Burn-in effects on LCD TVs
By Simon Blohm
Those with some technical knowledge and the experts are familiar with the problem. Static images leave traces on screens in unfavourable circumstances. These are silhouettes, similar to photo negatives, which are caused by the burn-in effect or memory effect. These appearances are often referred to as ghost images.
If these burn-in effects were usual in former times with classic computer monitors when screen-savers were not used, modern LCD screens are considerably more resistant to these undesirable silhouettes, but do not exclude the possibility of their arising.
In order to clarify better the physical processes involved with burn-in effects, we shall compare conventional cathode ray screens and the technology used in LCD models.
Cathode ray screen technology
In television sets and monitors, cathode ray tubes are used which replace electromagnetic deflection systems (deflectors) belonging to the upper group of cathode ray tubes based on their larger viewing angles. Here, they are distinguished from other cathode ray tubes such as x-ray tubes or picture tubes used in oscilloscopes.
The actual screen (the end of the cathode ray tube that is visible to the viewer) is coated with particular minerals and an aluminium layer on the inside. The minerals transmit visible light when they are bombarded with electrons. With colour cathode ray tubes, the inner layer is more complicated in its make-up but follows the same basic principle.
The electromagnetically controlled electron rays are read by the screen, independently of the television norm, line by line in various frequencies and create a visible image through the electricity-dependent glowing of the mineral layer.
Burn-in effects on cathode ray screens
The burn-in effect on cathode ray screens is based on the physical and chemical characteristics of the minerals used. Areas of the layer which are constantly "bombarded" by the electron ray gradually change their characteristics and appear as ghost images which can no longer really be removed. Therefore, it is advisable not to allow static images to be displayed for long periods on classic tube screens.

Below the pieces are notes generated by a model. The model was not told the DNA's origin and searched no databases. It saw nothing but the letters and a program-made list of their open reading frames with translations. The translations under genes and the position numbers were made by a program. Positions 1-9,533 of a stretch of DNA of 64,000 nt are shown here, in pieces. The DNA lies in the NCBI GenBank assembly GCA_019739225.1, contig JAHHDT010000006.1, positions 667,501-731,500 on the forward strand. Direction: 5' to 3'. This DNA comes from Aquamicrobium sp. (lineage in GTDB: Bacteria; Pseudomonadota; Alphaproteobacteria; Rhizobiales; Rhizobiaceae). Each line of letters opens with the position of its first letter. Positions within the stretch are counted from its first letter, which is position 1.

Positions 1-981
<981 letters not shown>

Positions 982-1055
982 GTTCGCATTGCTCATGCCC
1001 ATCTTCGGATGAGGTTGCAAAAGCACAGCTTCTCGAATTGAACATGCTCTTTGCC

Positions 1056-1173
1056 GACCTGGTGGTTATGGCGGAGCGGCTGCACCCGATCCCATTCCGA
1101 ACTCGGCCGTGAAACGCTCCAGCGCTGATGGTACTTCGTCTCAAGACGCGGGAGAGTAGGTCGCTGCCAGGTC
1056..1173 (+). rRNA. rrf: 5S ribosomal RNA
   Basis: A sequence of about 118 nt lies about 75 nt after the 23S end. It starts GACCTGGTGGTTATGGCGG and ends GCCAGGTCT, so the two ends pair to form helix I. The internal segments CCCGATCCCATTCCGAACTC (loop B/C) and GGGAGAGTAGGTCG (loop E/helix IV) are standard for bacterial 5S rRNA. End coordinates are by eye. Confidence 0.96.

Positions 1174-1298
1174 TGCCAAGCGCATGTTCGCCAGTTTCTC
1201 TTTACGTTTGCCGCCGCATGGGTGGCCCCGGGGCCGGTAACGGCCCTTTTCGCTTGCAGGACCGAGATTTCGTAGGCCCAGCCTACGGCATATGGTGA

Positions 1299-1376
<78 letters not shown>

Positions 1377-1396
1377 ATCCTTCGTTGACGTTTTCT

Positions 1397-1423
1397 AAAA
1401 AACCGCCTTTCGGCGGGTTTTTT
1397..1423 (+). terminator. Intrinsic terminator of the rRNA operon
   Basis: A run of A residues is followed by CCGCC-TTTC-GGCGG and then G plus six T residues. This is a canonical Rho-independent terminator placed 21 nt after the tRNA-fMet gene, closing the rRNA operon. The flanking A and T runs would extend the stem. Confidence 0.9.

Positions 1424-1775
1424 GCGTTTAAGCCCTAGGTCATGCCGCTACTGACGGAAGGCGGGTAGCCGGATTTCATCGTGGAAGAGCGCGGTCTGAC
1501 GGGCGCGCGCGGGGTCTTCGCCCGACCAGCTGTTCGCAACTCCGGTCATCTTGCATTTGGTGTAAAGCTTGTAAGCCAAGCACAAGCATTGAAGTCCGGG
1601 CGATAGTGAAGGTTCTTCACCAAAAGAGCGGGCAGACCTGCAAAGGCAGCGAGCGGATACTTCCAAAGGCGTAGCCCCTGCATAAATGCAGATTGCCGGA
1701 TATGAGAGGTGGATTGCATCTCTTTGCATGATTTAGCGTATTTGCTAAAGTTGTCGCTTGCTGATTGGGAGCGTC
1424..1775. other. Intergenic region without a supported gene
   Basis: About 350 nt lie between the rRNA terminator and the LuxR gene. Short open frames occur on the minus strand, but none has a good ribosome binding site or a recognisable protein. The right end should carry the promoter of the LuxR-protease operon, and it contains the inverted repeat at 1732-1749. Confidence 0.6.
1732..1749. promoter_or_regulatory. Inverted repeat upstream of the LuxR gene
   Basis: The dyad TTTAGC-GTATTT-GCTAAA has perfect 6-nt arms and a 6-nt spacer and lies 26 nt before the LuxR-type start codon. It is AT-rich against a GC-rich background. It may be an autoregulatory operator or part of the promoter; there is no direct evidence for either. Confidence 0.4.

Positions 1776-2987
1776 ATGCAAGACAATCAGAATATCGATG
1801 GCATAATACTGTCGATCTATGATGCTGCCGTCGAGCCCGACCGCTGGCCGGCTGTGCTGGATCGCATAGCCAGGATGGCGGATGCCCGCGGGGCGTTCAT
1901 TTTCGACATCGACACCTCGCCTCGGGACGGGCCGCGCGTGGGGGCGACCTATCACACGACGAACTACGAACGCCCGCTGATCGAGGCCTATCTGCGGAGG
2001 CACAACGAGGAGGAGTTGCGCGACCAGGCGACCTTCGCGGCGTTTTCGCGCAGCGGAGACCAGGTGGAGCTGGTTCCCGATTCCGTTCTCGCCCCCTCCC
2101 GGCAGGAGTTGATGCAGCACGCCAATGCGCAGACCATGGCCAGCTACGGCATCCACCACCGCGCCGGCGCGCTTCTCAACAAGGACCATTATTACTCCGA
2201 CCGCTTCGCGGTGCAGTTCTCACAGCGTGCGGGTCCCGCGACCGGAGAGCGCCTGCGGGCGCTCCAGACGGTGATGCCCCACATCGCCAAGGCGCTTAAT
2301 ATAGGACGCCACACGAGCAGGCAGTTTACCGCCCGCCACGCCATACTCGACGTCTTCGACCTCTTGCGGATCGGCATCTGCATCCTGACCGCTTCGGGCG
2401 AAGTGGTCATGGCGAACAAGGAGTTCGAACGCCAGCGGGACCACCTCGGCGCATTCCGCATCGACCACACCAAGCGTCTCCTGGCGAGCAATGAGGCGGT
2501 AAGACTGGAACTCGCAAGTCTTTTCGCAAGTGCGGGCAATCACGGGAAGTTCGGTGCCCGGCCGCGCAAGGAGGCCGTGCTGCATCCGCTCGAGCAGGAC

When it comes to LCD technology, particular crystal particles in a liquid (LCD = liquid crystal display) are found between two glass plates. The transparency of these crystals is controlled with various voltages. The glass plates are illuminated permanently from the sides or from behind. The main advantages of the LCD screen are its flicker-free image, ultra-slim form and very low power consumption. However, production costs and outlay are very high.
LCD technology has now become the most common form of flat screen technology. Although many potential LCD screen users assume that burn-in is not possible with this technology, they are mistaken.
Burn-in effect on LCD televisions
LCD technology is not susceptible to the actual, permanent burn-in effect seen in classic cathode ray models. However, a long-term, obstinate ghost image can also be seen time and again in LCD screens. Menus from DVD players and connected computers and consoles in particular, but also broadcaster logos and video and teletext pages sometimes leave behind an unpleasant and often distracting trace on the otherwise so pleasant screen.
The reason for this is the characteristic of the crystals that leads them to take on new transparency characteristics when they are being used for long periods in certain sections. However, this only occurs after a few hours of "continuous bombardment" in reasonably good models.
The advantage of LCD models as compared with cathode ray models with regard to burn-in effect is that in LCD models, this effect can be prevented fundamentally by technical means or can be reversed.
If TV programmes in 4:3 format are displayed for too long on a widescreen LCD TV set, the black borders at the side could remain on the screen as an unpleasant "memory effect".
Avoiding burn-in effects on LCD models
A burn-in effect often appears on LCD models as a certain lingering illumination and les soften as a truly burned on image effect. Many LCD TVs come with the technology (Pixel-Shift option) to move the image a few millimetres at particular intervals. The movement is not noticeable and this prevents burn-in.
If damage has arisen, image noise often helps to remove ghost images. Simply unplug your aerial and allow the liquid crystals to move about properly for some time so that all crystals can be raised evenly once more.
Alternatively, you can unplug your television for a few hours or a few days for very strong effects in order to achieve a ghost-image-free picture once more.
However, if you would like to protect yourself against using these rather radical methods, you should simply ensure that a burn-in effect can be excluded to the largest extent possible. Te best way to do this is to use all crystals as evenly as possible. For this purpose, modern DVD players come with screen-savers which keep the crystals and there is also the aforementioned Pixel-Shift option.
If you take care of your LCD screen, you do not need to be afraid of the burn-in effect and you can enjoy your modern ultra-slim technology for years to come.